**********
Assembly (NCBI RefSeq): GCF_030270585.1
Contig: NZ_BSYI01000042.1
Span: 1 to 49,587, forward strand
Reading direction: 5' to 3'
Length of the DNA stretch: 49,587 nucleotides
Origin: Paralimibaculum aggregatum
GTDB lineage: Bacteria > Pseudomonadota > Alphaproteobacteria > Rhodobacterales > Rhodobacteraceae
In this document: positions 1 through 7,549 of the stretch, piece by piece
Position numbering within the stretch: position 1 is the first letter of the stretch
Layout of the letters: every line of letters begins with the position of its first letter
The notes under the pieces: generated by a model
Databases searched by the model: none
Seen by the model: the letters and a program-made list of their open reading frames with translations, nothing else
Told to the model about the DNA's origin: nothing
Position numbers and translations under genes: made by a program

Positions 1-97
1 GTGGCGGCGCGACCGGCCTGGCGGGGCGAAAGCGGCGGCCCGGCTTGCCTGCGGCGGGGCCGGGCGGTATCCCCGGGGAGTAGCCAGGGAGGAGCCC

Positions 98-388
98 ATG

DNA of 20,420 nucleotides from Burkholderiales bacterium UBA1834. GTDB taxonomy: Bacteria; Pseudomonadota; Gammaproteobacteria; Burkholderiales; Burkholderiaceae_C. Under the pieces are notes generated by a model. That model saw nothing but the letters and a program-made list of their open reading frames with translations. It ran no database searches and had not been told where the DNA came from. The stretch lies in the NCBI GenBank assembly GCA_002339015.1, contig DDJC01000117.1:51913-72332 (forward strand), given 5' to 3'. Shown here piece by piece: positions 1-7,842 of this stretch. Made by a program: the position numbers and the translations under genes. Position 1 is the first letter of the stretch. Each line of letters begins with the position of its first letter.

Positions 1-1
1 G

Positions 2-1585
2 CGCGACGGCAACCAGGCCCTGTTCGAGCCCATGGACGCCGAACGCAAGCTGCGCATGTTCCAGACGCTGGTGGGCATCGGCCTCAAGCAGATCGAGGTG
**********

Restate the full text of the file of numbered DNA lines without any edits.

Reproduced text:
Assembly (NCBI RefSeq): GCF_030270585.1
Contig: NZ_BSYI01000042.1
Span: 1 to 49,587, forward strand
Reading direction: 5' to 3'
Length of the DNA stretch: 49,587 nucleotides
Origin: Paralimibaculum aggregatum
GTDB lineage: Bacteria > Pseudomonadota > Alphaproteobacteria > Rhodobacterales > Rhodobacteraceae
In this document: positions 1 through 7,549 of the stretch, piece by piece
Position numbering within the stretch: position 1 is the first letter of the stretch
Layout of the letters: every line of letters begins with the position of its first letter
The notes under the pieces: generated by a model
Databases searched by the model: none
Seen by the model: the letters and a program-made list of their open reading frames with translations, nothing else
Told to the model about the DNA's origin: nothing
Position numbers and translations under genes: made by a program

Positions 1-97
1 GTGGCGGCGCGACCGGCCTGGCGGGGCGAAAGCGGCGGCCCGGCTTGCCTGCGGCGGGGCCGGGCGGTATCCCCGGGGAGTAGCCAGGGAGGAGCCC

Positions 98-388
98 ATG

DNA of 20,420 nucleotides from Burkholderiales bacterium UBA1834. GTDB taxonomy: Bacteria; Pseudomonadota; Gammaproteobacteria; Burkholderiales; Burkholderiaceae_C. Under the pieces are notes generated by a model. That model saw nothing but the letters and a program-made list of their open reading frames with translations. It ran no database searches and had not been told where the DNA came from. The stretch lies in the NCBI GenBank assembly GCA_002339015.1, contig DDJC01000117.1:51913-72332 (forward strand), given 5' to 3'. Shown here piece by piece: positions 1-7,842 of this stretch. Made by a program: the position numbers and the translations under genes. Position 1 is the first letter of the stretch. Each line of letters begins with the position of its first letter.

Positions 1-1
1 G

Positions 2-1585
2 CGCGACGGCAACCAGGCCCTGTTCGAGCCCATGGACGCCGAACGCAAGCTGCGCATGTTCCAGACGCTGGTGGGCATCGGCCTCAAGCAGATCGAGGTG